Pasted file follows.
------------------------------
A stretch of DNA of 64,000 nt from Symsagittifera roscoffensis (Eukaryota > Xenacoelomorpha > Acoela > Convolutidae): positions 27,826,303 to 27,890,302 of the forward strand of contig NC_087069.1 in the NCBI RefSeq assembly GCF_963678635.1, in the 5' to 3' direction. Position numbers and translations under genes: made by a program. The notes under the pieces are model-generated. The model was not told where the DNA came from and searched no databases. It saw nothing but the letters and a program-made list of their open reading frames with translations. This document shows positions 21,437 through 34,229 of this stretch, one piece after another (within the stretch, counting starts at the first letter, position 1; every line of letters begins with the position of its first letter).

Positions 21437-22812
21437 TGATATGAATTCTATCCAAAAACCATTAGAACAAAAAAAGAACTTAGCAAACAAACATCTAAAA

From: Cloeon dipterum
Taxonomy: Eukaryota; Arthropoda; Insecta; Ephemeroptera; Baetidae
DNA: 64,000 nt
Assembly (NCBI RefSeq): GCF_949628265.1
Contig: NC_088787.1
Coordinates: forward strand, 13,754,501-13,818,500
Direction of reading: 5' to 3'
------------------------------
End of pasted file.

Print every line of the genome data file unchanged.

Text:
A stretch of DNA of 64,000 nt from Symsagittifera roscoffensis (Eukaryota > Xenacoelomorpha > Acoela > Convolutidae): positions 27,826,303 to 27,890,302 of the forward strand of contig NC_087069.1 in the NCBI RefSeq assembly GCF_963678635.1, in the 5' to 3' direction. Position numbers and translations under genes: made by a program. The notes under the pieces are model-generated. The model was not told where the DNA came from and searched no databases. It saw nothing but the letters and a program-made list of their open reading frames with translations. This document shows positions 21,437 through 34,229 of this stretch, one piece after another (within the stretch, counting starts at the first letter, position 1; every line of letters begins with the position of its first letter).

Positions 21437-22812
21437 TGATATGAATTCTATCCAAAAACCATTAGAACAAAAAAAGAACTTAGCAAACAAACATCTAAAA

From: Cloeon dipterum
Taxonomy: Eukaryota; Arthropoda; Insecta; Ephemeroptera; Baetidae
DNA: 64,000 nt
Assembly (NCBI RefSeq): GCF_949628265.1
Contig: NC_088787.1
Coordinates: forward strand, 13,754,501-13,818,500
Direction of reading: 5' to 3'